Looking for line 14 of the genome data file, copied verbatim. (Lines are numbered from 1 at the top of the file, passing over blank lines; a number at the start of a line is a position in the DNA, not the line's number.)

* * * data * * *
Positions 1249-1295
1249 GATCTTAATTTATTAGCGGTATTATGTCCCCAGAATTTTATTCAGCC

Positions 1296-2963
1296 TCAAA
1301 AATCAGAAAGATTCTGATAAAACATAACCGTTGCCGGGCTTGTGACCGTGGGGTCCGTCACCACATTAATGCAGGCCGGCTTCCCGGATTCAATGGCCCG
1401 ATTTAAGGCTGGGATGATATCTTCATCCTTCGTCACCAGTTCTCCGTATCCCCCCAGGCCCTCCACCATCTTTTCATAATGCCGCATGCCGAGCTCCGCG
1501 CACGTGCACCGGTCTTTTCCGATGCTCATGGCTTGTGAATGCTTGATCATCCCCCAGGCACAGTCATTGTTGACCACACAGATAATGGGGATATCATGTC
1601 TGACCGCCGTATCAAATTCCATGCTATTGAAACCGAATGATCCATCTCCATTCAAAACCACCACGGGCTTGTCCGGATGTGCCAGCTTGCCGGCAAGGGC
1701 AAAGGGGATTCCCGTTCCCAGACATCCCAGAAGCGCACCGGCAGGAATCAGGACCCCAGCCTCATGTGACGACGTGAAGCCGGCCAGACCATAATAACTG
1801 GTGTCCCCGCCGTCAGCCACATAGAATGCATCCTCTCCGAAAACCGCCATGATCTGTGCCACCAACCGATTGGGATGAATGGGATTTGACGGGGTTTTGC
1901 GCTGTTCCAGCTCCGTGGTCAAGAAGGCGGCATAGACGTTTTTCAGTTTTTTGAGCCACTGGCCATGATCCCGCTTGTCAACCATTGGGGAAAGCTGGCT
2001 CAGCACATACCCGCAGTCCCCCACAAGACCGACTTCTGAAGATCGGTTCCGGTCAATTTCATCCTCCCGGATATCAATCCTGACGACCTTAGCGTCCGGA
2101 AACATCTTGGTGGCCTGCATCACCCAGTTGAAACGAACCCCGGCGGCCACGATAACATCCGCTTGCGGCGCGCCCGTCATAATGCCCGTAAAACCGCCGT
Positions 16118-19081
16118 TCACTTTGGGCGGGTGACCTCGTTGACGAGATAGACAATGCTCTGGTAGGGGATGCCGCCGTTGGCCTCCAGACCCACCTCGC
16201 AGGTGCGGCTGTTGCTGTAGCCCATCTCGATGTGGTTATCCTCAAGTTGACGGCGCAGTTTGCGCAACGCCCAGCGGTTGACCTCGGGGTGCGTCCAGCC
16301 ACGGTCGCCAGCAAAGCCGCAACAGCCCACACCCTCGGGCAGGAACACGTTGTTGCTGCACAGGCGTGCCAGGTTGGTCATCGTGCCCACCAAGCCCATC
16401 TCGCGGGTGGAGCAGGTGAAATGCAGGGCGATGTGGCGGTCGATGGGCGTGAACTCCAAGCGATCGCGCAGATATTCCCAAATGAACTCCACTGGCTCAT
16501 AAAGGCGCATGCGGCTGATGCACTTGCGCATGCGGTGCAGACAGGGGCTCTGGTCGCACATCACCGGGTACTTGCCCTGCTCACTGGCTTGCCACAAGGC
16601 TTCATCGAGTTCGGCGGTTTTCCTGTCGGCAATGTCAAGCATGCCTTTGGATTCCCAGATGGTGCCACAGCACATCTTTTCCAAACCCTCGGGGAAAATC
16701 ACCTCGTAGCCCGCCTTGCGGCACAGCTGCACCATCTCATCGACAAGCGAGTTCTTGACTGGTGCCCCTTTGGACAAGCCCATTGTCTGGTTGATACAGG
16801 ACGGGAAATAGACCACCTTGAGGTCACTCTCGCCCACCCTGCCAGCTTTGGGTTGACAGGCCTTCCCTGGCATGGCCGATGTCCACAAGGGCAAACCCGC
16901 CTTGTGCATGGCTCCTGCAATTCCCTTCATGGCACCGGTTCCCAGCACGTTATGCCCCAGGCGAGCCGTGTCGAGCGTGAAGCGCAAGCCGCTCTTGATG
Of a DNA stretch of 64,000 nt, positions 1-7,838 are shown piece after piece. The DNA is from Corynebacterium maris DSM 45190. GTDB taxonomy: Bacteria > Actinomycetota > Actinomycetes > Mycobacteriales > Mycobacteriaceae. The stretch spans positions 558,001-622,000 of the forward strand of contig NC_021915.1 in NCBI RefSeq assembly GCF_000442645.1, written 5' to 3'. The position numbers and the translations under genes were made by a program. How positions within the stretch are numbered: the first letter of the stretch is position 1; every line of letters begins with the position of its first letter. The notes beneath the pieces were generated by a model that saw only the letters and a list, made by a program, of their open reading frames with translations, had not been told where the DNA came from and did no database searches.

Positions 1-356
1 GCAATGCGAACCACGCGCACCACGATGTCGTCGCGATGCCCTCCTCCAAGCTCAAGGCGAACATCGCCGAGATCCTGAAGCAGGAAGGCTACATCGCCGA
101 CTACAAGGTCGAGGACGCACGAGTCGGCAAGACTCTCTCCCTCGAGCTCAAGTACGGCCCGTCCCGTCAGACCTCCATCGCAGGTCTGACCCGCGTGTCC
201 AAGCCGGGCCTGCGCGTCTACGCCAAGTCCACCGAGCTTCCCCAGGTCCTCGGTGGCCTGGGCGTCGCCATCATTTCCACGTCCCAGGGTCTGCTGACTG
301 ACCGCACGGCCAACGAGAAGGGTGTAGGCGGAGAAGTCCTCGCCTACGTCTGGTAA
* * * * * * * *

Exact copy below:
Positions 16118-19081